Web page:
The Washington Times-Herald

Community News Network

July 18, 2013

Kayaker is 3rd 'dry drowning' in lake community this summer

LELAND, Mich. — The death of a kayaker in Lake Michigan this week was the third caused by "dry drowning" -- in which cold water closes off airways --  in the Grand Traverse region of northern Michigan this summer.

Robert J. Womac, 70, was kayaking with another man Tuesday when a large wave overtook them about 100 yards from shore, Leelanau County Sheriff Mike Borkovich told the Record-Eagle. He said a witness called 911 at about 4 p.m. and reported the kayak was upside-down and two victims were in the water.

Womac wasn't wearing a life preserver, but the other rider was, Borkovich said. The other rider told authorities the water was "glass calm" when they left from Womac's summer home, but winds soon whipped up 3-foot waves that capsized their kayak.

"It threw them about 20 feet from the boat when they went over," Borkovich said.

Medical Examiner Matthew Houghton said a postmortem exam performed Wednesday showed Womac’s likely cause of death was "laryngospastic dry drowning" — a reflex response triggered by exposure to cold water. Dry drowning victims show little or no water in their lungs.

"(They gulp) in water and it aggravates the epiglottis and closes off the breathing system," Houghton said.

Miles Percy Smith, 16, of Wyandotte, Mich., and Michael Anthony Michalski, 53, of Fife Lake, Mich., both died June 23 in separate incidents that were ruled dry drownings. Houghton said colder-than-normal water temperatures this summer explain the three dry drowning deaths: surface temperatures where Womac was found were 67 degrees.

"He was found in 11 feet of water," Houghton said. “The temperature drops about 1 degree a foot. Anything below 68 (degrees) can cause a laryngospasm."

---

Details for this story provided by the Traverse City (Mich.) Record-Eagle.

1
Text Only
Community News Network
  • sleepchart.jpg America’s sleep-deprived cities

    Americans might run on sleep, but those living in the country's largest cities don't appear to run on much.

    August 20, 2014 1 Photo

  • Who should pay for your kids ACT?

    Thirteen states paid for 11th-grade students in all public high schools to take the ACT college admission test this year, with several more planning to join them in 2015.

    August 20, 2014

  • Pets.jpg Why do people look like their pets?

    As much as we might quibble over the virtues and vices of Canis domesticus, however, and over whether human nature is any better or worse than dog nature, even dog fanciers don't usually want to look like a dog.

    August 20, 2014 1 Photo

  • Ice bucket challenge trending up

    Internet trends are a dime a dozen these days. Everything from Tebowing to planking to the cinnamon challenge can cause a wave of social media activity that can last for weeks before fizzling out.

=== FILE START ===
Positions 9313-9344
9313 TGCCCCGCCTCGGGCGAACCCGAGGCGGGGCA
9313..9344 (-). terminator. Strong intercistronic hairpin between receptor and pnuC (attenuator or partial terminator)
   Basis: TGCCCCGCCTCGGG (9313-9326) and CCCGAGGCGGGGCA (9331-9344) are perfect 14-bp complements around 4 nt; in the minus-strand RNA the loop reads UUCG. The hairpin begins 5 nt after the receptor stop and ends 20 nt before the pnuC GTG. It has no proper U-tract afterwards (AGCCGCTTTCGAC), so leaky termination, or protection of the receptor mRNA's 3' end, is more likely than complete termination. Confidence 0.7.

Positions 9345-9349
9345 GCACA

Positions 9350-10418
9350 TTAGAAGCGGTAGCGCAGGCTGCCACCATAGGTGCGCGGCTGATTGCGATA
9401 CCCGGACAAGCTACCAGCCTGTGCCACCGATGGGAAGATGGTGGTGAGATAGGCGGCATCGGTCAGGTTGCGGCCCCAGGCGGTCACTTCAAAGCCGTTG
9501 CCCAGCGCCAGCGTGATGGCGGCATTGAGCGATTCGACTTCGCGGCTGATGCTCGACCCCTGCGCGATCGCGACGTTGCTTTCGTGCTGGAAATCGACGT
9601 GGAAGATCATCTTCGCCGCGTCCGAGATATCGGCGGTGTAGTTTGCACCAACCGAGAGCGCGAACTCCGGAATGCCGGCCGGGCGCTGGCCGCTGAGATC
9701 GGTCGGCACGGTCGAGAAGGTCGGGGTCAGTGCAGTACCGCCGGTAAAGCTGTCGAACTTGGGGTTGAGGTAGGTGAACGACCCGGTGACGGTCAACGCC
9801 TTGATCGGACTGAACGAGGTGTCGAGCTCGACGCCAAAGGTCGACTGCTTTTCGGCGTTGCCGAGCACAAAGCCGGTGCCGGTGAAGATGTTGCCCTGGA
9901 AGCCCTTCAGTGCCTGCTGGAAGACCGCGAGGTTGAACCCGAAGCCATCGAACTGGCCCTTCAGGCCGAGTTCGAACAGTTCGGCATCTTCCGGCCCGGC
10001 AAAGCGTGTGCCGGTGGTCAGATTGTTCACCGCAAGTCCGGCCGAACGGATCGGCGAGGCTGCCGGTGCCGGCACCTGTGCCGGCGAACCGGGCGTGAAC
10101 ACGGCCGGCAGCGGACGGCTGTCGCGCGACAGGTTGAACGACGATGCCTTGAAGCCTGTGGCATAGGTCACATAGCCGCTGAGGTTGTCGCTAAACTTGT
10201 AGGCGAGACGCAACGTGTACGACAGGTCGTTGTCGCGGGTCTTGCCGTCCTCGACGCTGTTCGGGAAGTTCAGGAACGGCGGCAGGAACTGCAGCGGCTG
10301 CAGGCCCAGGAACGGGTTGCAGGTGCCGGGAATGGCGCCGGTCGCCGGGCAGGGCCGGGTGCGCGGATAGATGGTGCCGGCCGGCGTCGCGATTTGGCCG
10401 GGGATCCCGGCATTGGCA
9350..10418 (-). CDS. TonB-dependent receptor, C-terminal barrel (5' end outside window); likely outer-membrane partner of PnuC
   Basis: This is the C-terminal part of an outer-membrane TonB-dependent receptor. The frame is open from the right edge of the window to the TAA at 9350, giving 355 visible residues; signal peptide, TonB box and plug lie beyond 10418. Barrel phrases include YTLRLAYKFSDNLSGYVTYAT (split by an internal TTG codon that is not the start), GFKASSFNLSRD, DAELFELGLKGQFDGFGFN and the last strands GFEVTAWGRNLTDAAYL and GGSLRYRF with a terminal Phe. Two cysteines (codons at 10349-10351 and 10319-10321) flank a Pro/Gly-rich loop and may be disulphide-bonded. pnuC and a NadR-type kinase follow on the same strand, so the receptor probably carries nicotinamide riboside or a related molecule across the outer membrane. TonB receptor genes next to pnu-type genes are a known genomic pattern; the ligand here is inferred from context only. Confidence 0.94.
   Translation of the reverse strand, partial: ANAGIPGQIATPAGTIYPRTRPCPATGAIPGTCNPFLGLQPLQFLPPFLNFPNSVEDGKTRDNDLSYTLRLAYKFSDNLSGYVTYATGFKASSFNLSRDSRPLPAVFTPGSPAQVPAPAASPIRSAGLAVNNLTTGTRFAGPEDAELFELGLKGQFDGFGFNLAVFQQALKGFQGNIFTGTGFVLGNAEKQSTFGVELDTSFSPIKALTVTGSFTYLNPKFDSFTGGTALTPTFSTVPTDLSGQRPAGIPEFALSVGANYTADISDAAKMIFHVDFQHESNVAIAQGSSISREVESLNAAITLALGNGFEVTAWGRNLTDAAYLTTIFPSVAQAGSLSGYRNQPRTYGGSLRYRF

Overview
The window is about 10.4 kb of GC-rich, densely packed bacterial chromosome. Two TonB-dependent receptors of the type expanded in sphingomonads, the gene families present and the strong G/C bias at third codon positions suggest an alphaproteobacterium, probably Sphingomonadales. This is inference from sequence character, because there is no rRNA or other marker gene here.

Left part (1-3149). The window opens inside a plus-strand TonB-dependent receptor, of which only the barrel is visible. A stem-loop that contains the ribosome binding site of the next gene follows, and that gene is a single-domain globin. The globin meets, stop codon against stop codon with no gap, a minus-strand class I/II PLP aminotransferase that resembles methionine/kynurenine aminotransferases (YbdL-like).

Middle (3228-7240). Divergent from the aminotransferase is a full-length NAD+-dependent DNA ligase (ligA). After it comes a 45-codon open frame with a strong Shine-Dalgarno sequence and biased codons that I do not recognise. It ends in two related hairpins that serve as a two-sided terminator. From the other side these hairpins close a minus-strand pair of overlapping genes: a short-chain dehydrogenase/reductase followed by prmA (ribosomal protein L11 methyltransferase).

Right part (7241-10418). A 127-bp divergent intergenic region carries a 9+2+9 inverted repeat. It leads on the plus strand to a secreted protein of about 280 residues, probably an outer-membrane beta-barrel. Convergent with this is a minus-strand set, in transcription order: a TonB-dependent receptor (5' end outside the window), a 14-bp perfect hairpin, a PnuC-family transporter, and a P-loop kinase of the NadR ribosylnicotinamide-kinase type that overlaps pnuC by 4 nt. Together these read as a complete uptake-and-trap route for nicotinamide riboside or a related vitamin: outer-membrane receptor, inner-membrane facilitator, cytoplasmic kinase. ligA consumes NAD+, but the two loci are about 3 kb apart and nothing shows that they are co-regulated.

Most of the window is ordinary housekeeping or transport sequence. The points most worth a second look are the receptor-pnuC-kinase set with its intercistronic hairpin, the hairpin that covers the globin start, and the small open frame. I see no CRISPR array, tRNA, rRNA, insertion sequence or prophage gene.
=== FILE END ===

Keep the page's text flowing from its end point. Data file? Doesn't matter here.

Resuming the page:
August 19, 2014

  • Africa goes medieval in its fight against Ebola

    As the Ebola epidemic claims new victims at an ever-increasing rate, African governments in Sierra Leone, Guinea and Liberia have instituted a "cordon sanitaire," deploying troops to forcibly isolate the inhabitants in an area containing most of the cases.

    August 18, 2014

  • Democrat? Republican? There's an app for that

    If you're a Republican, you might want to think twice before buying Lipton Iced Tea, and forget about Starbucks coffee. If you're a Democrat, put down that Reese's Peanut Butter Cup, and throw away the cylinder of Quaker Oats in your pantry.

    August 18, 2014

  • Five myths about presidential vacations

    In the nuclear age, presidents may have only minutes to make a decision that could affect the entire world. They don't so much leave the White House as they take a miniature version of it with them wherever they go.

    August 15, 2014

  • Can 6 seconds launch a career? A generation of Vine stars sure hopes so.

    A year ago, Shawn Mendes filmed himself singing a tentative acoustic cover of the Justin Bieber song "As Long as You Love Me" and put the results on Vine. He wasn't expecting much response. "I didn't really want anything to happen; I just kind of wanted to see what people would think," says Mendes, 16. "I posted that first Vine and woke up the next morning with 10,000 followers. That was pretty cool."

    August 14, 2014

  • Freshman.jpg 8 crucial tips for college freshmen

    With school starting back up around the country, no one has a bigger deer-in-the-headlights look than college freshmen.

    August 14, 2014 1 Photo

  • A night in Ferguson

    For the past week in Ferguson, reporters have been using the McDonald's a few blocks from the scene of Michael Brown's shooting as a staging area. Demonstrations have blown up each night nearby.

    August 14, 2014